Demolition Activity Still to Pick Up
Ships’ demolition activity still hasn’t picked up during 2019, as ship owners are gauging the market. In its latest weekly report, shipbroker Clarkson Platou Hellas said that “it has been another sluggish week with most end recyclers still closing themselves off having no real appetite to acquire tonnage. This is being particularly felt in both India and Pakistan where any New Year optimism has been completely drained with no positive outlook at all coming from the waterfront. With the slowdown in supply from Owners continuing, due to the profit bearing freight rates, this scenario would normally help price levels to jump, but with so much uncertainty around the domestic steel rates and the rumor of China dumping cheap steel billets after Chinese New Year, many are predicting a correction is possible in a negative manner which could potentially pull indications closer to the USD 400/ldt mark. The only plus side, should a downwards correction become evident, is that the industry stakeholders would finally have a clearer picture and may force some Buyers back into the market atmosphere with the knowledge that they can once again purchase tonnage, provided of course, Owners accept that there would be a new market position and start build some momentum finally in this year. The only destination giving Cash Buyers any traction is Bangladesh which has offered impressively for the container units that have surfaced into the market place which is aiding speculative offers by some cash buyers, however here to, sources suggest that a shortage of U.S. Dollars and the large volume of arrivals to the Chittagong yards recently may stem any further positivity”, the shpibroker said.
In a separate report, Allied Shipbroking said that “with freight earnings being at relatively satisfactory level for most owners and with market sentiment still holding at overall good levels despite the recent decline noted on several routes and trading regions, appetite for demolition remains low. Therefore, it is of little surprise that we witnessed sluggish activity levels for yet another week. There was limited activity being noted on tankers untis, while no activity was to be seen in terms of dry bulk vessels. The most interesting deal reported last week was the sale of a 20-year-old Aframax. The lack of scrapping candidates could potentially trigger a boost in offered prices amongst most major cash buyers. However, this has not yet materialized due to poor fundamentals prevailing in the Indian Sub-Continent markets, such as low steel prices and weak local currencies. Bangladesh seems to be the only scrapping destination who’s outlook is still positive, as it remains the most competitive market player right now. On the other hand, Pakistani and Indian breakers have seen their activity slumping over the past few weeks, with prices at levels that are unable to entice fresh tonnage. In Turkey, fundamentals seem to be improving, with local steel price and the Turkish Lira posting some gains, but with little evidence of this improvement as of yet in terms of market activity”.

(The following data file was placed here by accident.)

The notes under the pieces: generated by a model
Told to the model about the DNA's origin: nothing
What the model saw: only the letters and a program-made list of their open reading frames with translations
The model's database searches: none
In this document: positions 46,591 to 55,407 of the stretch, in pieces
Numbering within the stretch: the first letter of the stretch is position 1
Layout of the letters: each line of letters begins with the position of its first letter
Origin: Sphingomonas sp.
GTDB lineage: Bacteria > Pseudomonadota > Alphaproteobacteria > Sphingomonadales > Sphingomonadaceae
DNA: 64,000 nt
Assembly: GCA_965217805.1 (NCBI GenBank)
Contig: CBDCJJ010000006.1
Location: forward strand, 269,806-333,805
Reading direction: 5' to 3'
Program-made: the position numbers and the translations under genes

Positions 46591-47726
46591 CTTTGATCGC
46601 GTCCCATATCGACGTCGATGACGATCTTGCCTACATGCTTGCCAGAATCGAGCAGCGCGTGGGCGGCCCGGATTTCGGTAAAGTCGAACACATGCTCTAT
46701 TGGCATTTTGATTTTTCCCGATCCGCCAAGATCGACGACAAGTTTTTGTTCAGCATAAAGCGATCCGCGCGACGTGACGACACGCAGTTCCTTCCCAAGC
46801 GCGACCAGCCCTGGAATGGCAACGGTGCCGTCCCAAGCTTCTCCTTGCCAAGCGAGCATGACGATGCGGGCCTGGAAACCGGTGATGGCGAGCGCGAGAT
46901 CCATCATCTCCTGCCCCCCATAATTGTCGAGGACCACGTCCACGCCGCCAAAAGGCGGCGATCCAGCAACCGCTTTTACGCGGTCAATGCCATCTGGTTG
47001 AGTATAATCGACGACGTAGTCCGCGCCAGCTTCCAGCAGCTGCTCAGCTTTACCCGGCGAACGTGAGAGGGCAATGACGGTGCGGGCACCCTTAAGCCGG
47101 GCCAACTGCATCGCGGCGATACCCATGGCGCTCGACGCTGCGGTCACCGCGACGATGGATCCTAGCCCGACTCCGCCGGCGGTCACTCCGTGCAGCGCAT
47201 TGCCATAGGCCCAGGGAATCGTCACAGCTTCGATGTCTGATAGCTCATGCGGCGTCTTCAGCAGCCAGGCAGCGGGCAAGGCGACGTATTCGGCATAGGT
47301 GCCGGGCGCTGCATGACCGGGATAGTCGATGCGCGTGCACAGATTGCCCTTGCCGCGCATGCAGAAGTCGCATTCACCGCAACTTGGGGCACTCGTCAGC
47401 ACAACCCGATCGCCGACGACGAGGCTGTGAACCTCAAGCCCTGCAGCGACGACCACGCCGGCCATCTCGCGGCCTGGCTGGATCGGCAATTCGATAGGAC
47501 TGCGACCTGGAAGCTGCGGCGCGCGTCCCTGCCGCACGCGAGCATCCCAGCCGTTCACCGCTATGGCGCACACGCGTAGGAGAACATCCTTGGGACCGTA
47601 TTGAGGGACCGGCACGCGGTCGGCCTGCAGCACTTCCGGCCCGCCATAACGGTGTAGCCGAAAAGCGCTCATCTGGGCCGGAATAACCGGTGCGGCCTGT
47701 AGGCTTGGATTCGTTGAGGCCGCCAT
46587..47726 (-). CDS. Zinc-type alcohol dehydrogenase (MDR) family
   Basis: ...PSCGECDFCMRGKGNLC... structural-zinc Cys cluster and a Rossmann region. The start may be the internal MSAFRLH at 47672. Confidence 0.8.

Meanwhile, GMS, the world’s leading cash buyer, said in its latest weekly report that “it has been another shaky week in the subcontinent markets, with prices and sentiments across the board, seemingly declining by the day. Cash Buyer focus of late has been on the resale of a multitude of their unsold (and expensive) inventory basis a Bangladeshi delivery in mind, a destination which is swiftly starting to fill up. Challenges in securing local Buyers with appropriate L/C limits also continue across the Indian subcontinent, as banking hurdles become one of the chief concerns for ship Recyclers and Cash Buyers alike. Meanwhile, despite a growing demand, the Pakistani market has failed to secure tonnage for yet another week and local offerings are currently positioned so far from reality, that many in the industry are fearing not only a quiet January, but perhaps a worryingly quiet first quarter in Gadani”.
It added that “India endured another troubling week with declining local steel plate prices and a Rupee that is now mimicking the volatile personality of local steel plates. As a result, very few firm (and meaningful) offers from Alang Buyers were forthcoming as talks of further possible declines on the horizon started to make the rounds. The volatile fundamentals are now raising concerns that local offerings may even dip below the USD 400/Ton mark, especially if the current trend persists. Finally, the Turkish market registered a minor improvement in local steel plate prices; however, the Lira also registered a noteworthy improvement this week, which in turn is being attributed to the firming steel prices. On the supply side of things, containers continue to be the flavor of the moment, with a number of Panamax and mid-range units on offer and even more slated to come for sale in the weeks / months ahead. On the other hand, amidst an uptick in charter rates, the volume of Tanker recycling has slowed considerably of late. As such, the most active sectors at present continue to be offshore and containers, in what is sure to be another busy year for ship recycling markets”, GMS concluded.
Nikos Roussanoglou, Hellenic Shipping News Worldwide